Law enforcement officials should welcome constructive comments and suggestions that can improve the institutional integrity of their departments. Each agency operates in a unique environment; therefore, various methods of selfpolicing may work for different departments. However, an awareness of the four elements of the self-policing process may help improve a department's disciplinary program and, thereby, strengthen the institutional integrity of the organization.
The FBI's Office of Professional Responsibility concluded its fiscal year 1998 disciplinary report with a message concerning the core values of the FBI. Although specifically directed toward FBI employees, the message can apply to all law enforcement agencies. Core values include uncompromising personal and institutional integrity. Individuals who enforce the laws also must obey them, and they have an obligation to set a moral example for others to follow. A strong institutional integrity results from both an organizational culture This article or section is written like an .
Please help [ rewrite this article] from a neutral point of view.
Mark blatant advertising for , using . that addresses and disciplines wrongdoing wrong·do·er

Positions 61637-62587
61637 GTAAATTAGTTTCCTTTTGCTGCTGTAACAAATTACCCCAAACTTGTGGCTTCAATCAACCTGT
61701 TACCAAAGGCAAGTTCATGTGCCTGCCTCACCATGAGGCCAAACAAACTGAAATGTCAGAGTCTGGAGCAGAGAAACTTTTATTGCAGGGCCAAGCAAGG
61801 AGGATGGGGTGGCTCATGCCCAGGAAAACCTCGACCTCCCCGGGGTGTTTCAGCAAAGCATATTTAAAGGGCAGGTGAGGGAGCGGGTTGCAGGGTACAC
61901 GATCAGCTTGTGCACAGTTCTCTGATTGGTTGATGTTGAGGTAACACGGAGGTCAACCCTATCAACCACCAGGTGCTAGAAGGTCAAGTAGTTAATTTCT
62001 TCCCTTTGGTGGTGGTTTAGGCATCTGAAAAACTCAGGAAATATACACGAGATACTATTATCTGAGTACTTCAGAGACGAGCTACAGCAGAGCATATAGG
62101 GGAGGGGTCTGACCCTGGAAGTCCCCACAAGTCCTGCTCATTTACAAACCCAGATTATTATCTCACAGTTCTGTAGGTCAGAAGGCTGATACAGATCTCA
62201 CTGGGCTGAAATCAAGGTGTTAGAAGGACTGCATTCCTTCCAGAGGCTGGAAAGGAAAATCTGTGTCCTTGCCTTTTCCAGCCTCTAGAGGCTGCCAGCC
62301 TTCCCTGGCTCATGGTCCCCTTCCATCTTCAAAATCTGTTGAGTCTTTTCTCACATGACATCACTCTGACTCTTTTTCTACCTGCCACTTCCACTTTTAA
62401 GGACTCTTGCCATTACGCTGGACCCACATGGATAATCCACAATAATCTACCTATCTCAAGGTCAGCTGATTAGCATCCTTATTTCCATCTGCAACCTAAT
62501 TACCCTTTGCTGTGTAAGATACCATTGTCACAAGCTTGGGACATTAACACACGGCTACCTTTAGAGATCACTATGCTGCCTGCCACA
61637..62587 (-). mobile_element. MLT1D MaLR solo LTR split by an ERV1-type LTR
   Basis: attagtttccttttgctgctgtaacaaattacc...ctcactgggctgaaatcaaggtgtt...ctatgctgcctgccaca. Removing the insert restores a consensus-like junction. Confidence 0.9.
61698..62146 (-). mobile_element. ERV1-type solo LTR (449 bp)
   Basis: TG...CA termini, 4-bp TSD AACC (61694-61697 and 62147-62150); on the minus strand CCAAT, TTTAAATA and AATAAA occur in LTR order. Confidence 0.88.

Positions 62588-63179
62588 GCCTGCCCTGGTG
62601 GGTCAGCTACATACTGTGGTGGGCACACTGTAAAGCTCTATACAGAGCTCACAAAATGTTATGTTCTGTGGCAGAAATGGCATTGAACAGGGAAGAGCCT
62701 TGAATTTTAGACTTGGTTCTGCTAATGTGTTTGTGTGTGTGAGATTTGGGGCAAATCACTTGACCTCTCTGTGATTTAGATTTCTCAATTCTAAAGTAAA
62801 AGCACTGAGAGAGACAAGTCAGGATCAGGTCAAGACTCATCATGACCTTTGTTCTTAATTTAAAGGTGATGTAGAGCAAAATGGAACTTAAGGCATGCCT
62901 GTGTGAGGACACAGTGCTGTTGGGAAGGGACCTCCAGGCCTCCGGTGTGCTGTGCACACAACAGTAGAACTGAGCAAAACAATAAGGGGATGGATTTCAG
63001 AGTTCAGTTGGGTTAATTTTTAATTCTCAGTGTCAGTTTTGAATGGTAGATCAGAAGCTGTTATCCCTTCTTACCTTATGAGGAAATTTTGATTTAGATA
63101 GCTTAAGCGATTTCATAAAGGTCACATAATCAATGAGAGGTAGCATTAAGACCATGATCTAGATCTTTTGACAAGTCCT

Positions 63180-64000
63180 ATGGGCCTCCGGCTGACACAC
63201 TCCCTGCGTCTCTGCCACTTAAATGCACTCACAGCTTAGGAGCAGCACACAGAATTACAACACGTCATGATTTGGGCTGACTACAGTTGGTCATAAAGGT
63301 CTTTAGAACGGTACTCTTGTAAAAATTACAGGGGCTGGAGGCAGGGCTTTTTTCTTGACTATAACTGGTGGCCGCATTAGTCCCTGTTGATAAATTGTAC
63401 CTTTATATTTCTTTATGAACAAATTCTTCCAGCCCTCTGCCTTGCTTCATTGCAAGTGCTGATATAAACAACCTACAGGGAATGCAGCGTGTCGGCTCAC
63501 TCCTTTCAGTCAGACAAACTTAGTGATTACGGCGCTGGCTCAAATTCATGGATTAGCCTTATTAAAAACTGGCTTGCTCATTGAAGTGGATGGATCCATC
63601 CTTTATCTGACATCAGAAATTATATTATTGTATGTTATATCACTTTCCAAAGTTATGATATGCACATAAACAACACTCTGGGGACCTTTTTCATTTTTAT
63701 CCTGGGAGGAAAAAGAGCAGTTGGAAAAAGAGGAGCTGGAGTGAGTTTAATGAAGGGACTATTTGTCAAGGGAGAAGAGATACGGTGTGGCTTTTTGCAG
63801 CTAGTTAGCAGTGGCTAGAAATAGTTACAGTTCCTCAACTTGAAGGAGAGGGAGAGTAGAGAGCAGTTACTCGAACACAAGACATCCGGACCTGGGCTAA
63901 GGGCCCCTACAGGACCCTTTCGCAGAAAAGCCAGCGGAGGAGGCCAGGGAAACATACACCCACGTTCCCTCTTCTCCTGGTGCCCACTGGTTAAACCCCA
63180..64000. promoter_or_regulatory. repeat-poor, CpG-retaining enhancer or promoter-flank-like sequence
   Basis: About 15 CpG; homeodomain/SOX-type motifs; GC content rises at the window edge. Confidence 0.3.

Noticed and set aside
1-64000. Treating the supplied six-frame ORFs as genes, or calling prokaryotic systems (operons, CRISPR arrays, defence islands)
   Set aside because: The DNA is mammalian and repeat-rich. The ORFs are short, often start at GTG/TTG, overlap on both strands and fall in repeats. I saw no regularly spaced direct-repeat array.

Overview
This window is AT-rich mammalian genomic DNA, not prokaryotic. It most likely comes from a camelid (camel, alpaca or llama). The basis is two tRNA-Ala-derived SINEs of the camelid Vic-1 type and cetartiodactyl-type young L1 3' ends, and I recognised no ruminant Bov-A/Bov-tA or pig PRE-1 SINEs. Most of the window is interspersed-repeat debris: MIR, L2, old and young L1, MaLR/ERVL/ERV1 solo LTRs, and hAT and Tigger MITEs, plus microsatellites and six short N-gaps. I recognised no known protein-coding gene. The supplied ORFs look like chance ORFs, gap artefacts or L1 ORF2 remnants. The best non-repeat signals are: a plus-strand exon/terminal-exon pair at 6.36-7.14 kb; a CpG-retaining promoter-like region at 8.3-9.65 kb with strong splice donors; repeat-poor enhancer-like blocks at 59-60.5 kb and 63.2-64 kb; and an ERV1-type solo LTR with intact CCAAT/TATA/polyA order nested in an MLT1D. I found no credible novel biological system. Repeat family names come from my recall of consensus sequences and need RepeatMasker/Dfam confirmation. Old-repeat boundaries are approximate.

One who does wrong, especially morally or ethically.
wrongdo , as well as from its employees who actively support the task of fairly and expeditiously ex·pe·di·tious
Acting or done with speed and efficiency. See Synonyms at fast1.
ex identifying and punishing misconduct within its ranks." (11)
Mr. Conditt, former chief of the FBI's Internal Investigative Unit 1 in the Office of Professional Responsibility, now heads a private consulting and investigative company in the Dallas-Fort Worth, Texas, area.
(1.) The author developed his theory on the four elements of the self-policing process through his experience as a police officer and as an FBI special agent, including his assignment in the FBI's disciplinary program as chief of the FBI's Internal Investigative Unit 1, Office of Professional Responsibility.
(2.) Michael A. DeFeo, Office of Professional Responsibility, FBI, interview by author, September 2000.
(3.) Steve Otto Steven Otto (December 25, 1921 – January 16, 1989) was a Canadian politician.
Born in Poland, Otto was a businessman and lawyer before being elected to the Canadian House of Commons for the riding of York East in the 1962 federal election. , director of training, Dallas, Texas, Police Department, interview by author, September 2000.
(4.) James L. Gibson, John Gibson, John, English sculptor
Gibson, John, 1790–1866, English sculptor of the classical school. His early promise gained him admirers, and in 1817 he was sent to Rome. There he worked successively in the studios of Canova and Thorvaldsen. M. Ivancevich, and James H. Donnelly, Jr., Organizations--Behavior--Structure--Processes, 8th ed. (Burr Ridge, IL: Irwin, 1994), 320-323.